‘Father of the Internet’ warns Web freedom is under attack
“Father of the Internet” Vint Cerf recently warned that Internet freedom is under threat from governments around the world, including the United States.
Cerf, a computer scientist who was instrumental in the Internet’s creation and is now employed by Google as its “Internet evangelist,” said officials in the United States, United Kingdom and Europe are using intellectual property and cybersecurity issues “as an excuse for constraining what we can and can’t do on the ‘net.
“Political structures … are often scared by the possibility that the general public might figure out that they don’t want them in power,” he said.
He sounded the alarm about the International Telecommunications Union (ITU), arguing the group is poised to assume the role of global Internet cop.
Cerf said the ITU is likely to try and lock in mandatory intellectual property protections as a backdoor for easy Web surveillance. Even good-faith efforts at Internet policymaking should be viewed with skepticism, Cerf said, because balancing freedom and security “isn’t something that government alone is going to figure out.” He criticised the Cybersecurity and Intelligence Protection Act (CISPA) legislation passed by the House to encourage companies to share information about cyber threats with the government, because it lacks “adequate constraints” on how the information is used. Cerf said he has the “optimistic belief” that attempts by hostile governments to restrict access will be circumvented by resourceful engineers around the world. Cerf also urged vigilante groups such as Anonymous to stop using cyberattacks as a means of activism, saying the hackings are counterproductive.
“I don’t think lawlessness is our friend,” he said.Ultimately, there is a legitimate role for law enforcement on the Web, he said, adding that “it would be bad for us as a community to say … that all the good things outweigh the bad.” “That’s not a credible position to take,” he said. Cerf said activists and regulators alike harm themselves by using terms like “cybercrime” because they suggest that “every bad thing that happens on the Internet is a crime.” “Some are just bugs,” Cerf said, while suggesting a better goal for policymakers should be “cybersafety.”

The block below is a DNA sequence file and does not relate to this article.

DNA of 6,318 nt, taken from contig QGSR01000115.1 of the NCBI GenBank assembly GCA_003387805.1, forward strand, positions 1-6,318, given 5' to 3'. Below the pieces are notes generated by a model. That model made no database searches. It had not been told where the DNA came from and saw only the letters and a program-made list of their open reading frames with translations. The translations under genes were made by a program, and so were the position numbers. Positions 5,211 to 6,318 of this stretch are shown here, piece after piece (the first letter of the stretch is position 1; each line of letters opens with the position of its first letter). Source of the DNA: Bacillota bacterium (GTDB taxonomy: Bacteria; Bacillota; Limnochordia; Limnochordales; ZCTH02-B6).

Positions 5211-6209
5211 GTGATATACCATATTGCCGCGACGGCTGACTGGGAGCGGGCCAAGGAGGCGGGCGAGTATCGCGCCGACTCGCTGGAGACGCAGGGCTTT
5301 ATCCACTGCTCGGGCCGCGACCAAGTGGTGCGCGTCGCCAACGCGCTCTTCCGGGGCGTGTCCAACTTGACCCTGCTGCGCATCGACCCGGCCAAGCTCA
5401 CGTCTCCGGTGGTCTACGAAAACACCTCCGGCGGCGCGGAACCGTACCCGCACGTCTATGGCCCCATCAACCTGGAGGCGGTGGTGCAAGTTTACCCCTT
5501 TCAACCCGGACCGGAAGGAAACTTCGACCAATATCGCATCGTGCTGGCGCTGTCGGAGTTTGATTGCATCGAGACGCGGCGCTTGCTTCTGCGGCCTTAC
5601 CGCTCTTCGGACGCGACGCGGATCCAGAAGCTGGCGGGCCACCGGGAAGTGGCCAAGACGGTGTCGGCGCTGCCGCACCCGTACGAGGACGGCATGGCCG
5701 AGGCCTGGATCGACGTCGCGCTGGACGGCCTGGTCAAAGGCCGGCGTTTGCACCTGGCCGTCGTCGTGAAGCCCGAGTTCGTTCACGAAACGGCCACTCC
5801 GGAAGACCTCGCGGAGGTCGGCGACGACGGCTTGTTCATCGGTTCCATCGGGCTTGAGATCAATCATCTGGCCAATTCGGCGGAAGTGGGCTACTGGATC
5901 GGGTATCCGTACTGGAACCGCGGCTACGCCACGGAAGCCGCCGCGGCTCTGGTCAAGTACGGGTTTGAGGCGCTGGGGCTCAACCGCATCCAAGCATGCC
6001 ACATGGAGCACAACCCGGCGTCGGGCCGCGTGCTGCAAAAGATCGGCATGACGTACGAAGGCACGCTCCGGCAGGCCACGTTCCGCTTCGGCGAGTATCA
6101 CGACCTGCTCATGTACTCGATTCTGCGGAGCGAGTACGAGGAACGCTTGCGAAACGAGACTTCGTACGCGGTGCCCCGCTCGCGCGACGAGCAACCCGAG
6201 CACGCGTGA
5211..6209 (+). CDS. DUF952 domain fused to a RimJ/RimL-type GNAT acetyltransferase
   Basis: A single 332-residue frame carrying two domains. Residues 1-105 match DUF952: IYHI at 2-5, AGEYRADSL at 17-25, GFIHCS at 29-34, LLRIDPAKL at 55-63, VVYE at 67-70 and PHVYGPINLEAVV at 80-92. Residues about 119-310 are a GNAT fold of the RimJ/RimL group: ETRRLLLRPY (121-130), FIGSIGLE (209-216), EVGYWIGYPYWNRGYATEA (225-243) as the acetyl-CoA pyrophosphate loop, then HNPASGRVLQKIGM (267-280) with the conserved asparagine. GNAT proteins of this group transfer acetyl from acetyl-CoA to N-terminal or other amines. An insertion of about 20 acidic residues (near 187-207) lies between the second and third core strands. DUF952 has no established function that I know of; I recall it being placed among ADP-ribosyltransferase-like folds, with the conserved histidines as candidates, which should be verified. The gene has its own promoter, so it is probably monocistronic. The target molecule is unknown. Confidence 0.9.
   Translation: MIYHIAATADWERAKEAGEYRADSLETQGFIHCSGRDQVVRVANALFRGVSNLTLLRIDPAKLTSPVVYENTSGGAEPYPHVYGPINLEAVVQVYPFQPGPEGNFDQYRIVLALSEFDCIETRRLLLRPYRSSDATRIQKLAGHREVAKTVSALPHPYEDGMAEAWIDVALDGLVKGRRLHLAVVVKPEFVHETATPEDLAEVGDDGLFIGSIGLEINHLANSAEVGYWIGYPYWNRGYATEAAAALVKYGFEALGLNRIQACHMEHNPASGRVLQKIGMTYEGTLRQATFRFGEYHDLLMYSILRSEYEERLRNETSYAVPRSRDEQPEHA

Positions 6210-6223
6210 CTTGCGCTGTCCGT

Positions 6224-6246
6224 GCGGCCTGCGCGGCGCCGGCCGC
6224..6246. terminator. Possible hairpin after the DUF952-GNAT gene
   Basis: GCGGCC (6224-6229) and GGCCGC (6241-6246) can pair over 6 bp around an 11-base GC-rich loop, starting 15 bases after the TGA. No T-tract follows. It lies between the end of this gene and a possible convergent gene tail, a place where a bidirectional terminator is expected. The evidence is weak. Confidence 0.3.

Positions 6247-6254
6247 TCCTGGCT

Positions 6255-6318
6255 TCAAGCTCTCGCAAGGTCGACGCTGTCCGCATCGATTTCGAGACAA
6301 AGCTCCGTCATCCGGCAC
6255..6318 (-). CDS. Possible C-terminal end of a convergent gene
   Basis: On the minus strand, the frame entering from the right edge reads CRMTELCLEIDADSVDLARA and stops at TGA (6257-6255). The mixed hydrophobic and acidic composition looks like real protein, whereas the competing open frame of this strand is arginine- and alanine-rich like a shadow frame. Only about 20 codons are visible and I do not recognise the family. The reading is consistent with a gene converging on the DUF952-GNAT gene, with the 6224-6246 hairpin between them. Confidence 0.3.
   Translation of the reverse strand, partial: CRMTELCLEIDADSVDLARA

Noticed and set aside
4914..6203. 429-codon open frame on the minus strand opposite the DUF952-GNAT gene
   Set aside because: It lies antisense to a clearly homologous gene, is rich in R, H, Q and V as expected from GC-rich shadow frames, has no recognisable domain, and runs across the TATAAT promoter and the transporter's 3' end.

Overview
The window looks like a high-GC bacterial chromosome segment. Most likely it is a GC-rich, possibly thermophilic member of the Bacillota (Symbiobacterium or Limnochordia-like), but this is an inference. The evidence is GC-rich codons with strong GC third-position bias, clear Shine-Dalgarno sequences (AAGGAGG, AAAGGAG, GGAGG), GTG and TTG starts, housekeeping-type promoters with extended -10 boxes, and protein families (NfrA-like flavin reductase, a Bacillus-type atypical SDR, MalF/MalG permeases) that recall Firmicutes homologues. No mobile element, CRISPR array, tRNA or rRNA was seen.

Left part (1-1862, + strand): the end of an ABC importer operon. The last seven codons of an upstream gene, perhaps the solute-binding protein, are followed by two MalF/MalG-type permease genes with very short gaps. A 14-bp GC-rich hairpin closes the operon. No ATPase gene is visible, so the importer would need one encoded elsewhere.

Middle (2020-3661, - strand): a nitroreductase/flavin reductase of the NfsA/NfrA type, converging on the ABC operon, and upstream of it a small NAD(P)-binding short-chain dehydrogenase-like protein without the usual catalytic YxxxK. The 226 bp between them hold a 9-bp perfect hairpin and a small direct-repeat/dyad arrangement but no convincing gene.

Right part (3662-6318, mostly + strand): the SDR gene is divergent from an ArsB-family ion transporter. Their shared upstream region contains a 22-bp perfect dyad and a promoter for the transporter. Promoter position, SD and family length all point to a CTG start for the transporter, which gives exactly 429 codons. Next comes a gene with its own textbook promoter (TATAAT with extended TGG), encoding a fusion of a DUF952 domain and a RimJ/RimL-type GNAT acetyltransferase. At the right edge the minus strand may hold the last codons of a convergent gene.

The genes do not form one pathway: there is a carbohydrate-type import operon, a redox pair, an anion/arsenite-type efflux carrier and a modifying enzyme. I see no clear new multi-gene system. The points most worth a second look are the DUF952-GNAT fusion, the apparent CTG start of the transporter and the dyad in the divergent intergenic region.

These are my favorite lines, and are what i beleive as well.
I haven’t gotten to the point of believing that governance work is a complete waste of time yet, but have decided it is time to get my programing skills out of mothballs and get back up to speed. It is not easy talk about freedom, safety, neutrality, cybercrime, IP pirate, CISPA…with different interest… personal interest, national interest… business interest of the stakeholders …
Anything that are not following somebody interest will be bad and sometimes considered as a crime … cybercrime…
“Either you with me or against me…..” Sound familiar? This is the challenge for the future global dialog, not as easy during the period of cerf when he started the Internet everybody has one goal.
Increasingly Governments are moving towards control of Internet Freedom. Freedom of expression, although debatable, is a fundamental right and is often the center piece of a democracy. However, Governments are sometimes preoccupied with finding ways to protect national security and human rights pertaining to Internet usage. I believe that the mechanisms for enforcement of copyright laws or illegal content laws through DNS filtering is disproportionate and is too restrictive. In total, DNS filtering undermines security on the Internet and may block legitimate content from the Internet. Therefore, this negatively impacts freedom of expression.
It is important to note that the blocking of domain names does not actually remove illegal content off the Internet. As a result, there is need for various human right agencies within the government, private sector, academia and civil society to negotiate the terms and conditions for Internet Regulation. However, I believe that these agencies should have a basic understanding of the Internet before negotiating Internet regulation. Moreover, Governments need to realize that harsh regulations of the Internet may impede innovation through various ICT tools.
Recently we have seen a few examples pertaining to Internet Freedom see below:
“Iran’s telecommunications ministry has barred local banks, insurance firms and telephone operators from using foreign-sourced emails to communicate with clients, a specialist weekly said on Saturday. “The telecommunications minister has ordered the use of domain names ending with .ir” belonging to Iran, Asr Ertebatat reported.” See http://j.mp/KDVUWK
In addition, we see that India is pushing for the creation of a forum called ‘Committee for Internet Related Policies’ (CIRP) to develop internet policies, oversee all internet standards bodies and policy organizations, negotiate internet-related treaties and sit in judgment when internet-related disputes come up. The catch is that India’s formal proposal is for CIRP to be funded by the U.N., run by staff from the U.N.’s Conference on Trade and Development arm and report directly to the U.N. General Assembly, which means it will be entirely controlled by the U.N.’s member states. See:
We can effect change let us bring these issues to the fore at the various (ICANN, IGF, WSIS, IETF etc) Internet Governance meetings.
I have posted vid of this at https://www.youtube.com/watch?v=dwtTUMXpxLk&list=PL18388B00C798AEFC